For the record, Malaysia is a secular country. But it cannot be ignored that its population is predominantly Muslim, and therefore social mores err on the conservative side. Here are a few useful things to know should you want to experience Malaysia with your boo.
On the whole, Malaysians still hold a pretty conservative idea on gender roles; men as breadwinners and women as dependents. That’s also why it’s rare to see Malaysians wearing transgressive fashion, with most women sporting long hair (or a tudung) and men still balking at the idea of metrosexualism.
Which is why it’s rare to see Malaysian couples engage in anything more intimate than holding hands in public. Even an innocent peck on the cheek is considered noteworthy. While different allowances are given to tourists and foreigners, expect some discreet staring should you indulge in a makeout session.
When a Malaysian says they’re dating someone, they mean they are seeing someone exclusively. As such, the concept ‘dating around’ is not a common one.
Tinder was a revelation to the dating game in Malaysia. While hooking up and one-night-stands are still frowned upon by the predominantly conservative society, the ubiquity of Tinder has at least introduced these terms to the conversation.
The major cities have an exciting nightlife with single women dressed to the nines, often on ladies nights and wherever there is a free flow of drinks. As the nightlife is usually concentrated within several spots in the city, you don’t have far to wander to meet new friends.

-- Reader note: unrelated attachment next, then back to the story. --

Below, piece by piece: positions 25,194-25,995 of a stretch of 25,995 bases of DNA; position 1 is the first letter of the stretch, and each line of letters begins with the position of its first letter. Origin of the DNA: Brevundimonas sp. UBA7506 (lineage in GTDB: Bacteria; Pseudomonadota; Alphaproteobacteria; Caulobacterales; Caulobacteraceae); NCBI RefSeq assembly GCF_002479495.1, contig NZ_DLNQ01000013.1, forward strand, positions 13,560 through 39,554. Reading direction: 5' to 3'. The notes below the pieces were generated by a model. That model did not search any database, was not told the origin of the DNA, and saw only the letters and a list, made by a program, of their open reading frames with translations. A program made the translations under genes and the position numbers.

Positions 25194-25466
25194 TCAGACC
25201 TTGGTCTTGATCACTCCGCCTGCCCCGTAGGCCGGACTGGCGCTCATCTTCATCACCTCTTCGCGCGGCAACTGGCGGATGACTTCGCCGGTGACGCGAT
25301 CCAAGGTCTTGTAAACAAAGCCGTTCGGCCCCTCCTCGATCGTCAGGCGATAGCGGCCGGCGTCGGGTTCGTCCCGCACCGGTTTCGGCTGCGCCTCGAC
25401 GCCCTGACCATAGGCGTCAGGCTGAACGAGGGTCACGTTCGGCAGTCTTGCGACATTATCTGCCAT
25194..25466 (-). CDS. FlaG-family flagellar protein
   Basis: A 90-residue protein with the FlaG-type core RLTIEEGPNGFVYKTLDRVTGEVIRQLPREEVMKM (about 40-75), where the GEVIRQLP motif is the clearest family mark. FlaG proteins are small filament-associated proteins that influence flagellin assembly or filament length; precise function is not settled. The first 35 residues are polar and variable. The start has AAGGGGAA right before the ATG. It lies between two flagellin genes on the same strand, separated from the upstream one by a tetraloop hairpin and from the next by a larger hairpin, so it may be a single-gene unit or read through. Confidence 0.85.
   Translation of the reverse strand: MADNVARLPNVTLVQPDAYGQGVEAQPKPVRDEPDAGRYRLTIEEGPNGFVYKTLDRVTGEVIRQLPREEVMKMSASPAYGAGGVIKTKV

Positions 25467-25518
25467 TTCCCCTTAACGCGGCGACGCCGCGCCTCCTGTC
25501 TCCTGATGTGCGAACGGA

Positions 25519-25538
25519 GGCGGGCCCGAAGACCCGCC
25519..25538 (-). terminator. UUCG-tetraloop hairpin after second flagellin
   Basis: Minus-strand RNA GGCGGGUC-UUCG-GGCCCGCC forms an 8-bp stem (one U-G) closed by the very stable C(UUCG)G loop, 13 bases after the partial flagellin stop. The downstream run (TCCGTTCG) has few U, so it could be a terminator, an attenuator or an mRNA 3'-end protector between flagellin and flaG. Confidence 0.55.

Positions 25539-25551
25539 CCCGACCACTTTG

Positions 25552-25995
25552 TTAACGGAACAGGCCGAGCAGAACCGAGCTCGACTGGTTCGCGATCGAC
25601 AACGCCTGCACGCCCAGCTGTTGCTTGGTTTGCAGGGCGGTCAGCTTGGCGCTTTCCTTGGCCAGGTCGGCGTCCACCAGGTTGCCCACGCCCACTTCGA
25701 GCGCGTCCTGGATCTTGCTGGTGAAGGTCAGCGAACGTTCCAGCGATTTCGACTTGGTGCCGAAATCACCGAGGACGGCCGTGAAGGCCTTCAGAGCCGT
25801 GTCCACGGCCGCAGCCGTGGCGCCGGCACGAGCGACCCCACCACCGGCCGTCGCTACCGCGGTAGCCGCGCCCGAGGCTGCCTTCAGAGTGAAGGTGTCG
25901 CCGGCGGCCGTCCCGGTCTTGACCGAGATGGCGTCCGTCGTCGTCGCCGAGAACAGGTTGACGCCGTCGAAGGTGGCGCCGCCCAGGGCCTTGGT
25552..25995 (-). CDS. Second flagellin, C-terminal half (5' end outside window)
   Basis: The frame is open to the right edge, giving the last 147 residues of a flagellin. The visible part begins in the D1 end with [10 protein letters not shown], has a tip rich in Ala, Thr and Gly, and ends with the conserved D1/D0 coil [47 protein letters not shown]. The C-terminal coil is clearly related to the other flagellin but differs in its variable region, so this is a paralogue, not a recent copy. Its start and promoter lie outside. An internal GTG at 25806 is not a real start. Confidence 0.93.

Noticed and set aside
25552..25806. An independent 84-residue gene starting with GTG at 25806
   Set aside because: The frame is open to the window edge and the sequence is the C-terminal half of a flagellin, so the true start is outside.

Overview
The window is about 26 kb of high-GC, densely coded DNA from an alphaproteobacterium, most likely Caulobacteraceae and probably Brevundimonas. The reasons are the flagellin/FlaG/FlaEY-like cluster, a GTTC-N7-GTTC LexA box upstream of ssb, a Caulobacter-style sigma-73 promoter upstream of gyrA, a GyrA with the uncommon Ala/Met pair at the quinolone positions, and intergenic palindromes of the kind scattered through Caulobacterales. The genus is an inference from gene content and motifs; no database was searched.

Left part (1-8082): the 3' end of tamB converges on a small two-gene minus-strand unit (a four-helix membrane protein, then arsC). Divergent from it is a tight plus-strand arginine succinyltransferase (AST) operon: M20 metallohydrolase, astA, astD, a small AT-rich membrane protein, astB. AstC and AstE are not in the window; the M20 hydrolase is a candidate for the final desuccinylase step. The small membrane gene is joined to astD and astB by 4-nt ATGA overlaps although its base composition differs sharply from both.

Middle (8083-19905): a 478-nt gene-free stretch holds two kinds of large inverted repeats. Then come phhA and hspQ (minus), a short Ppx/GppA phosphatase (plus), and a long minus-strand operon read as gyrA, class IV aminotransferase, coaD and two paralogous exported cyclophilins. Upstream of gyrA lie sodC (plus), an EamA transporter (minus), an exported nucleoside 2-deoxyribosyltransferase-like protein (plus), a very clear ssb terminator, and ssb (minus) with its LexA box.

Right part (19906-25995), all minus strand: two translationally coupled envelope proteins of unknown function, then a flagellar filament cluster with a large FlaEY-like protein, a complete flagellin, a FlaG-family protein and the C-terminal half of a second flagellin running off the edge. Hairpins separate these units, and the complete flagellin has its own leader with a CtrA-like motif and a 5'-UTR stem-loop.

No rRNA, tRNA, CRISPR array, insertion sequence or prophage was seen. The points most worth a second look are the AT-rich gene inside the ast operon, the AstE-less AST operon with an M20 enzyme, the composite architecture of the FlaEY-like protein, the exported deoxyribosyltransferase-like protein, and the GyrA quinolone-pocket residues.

Do not be surprised if your Malaysian boo doesn’t feel like going out tonight. Besides the odd movie, karaoke party, or hangout at the mamak, Malaysians like to stay at home. Dates involve a nice dinner and then straight back home before the traffic gets unbearable.
Everyone travels in groups, whether with family or friends. So much so that going out alone, even to a cinema, has become an odd concept. So if there’s someone you want to ask out, chances are you will have to first go through his or her group of friends. Thank goodness for texting and IMs.
According to a survey conducted by JustDating, 50% of Malaysian men would consider forgiving their partner for cheating. In comparison, only 30% of Malaysian women would be so forgiving.
The LGBTQ scene isn’t terribly large, even in the major cities. A predominantly conservative culture means that out-and-proud gays still get a side-eye. That said, you shouldn’t let it dampen your plans to hit up the underground gay nightclubs and fire up Grindr.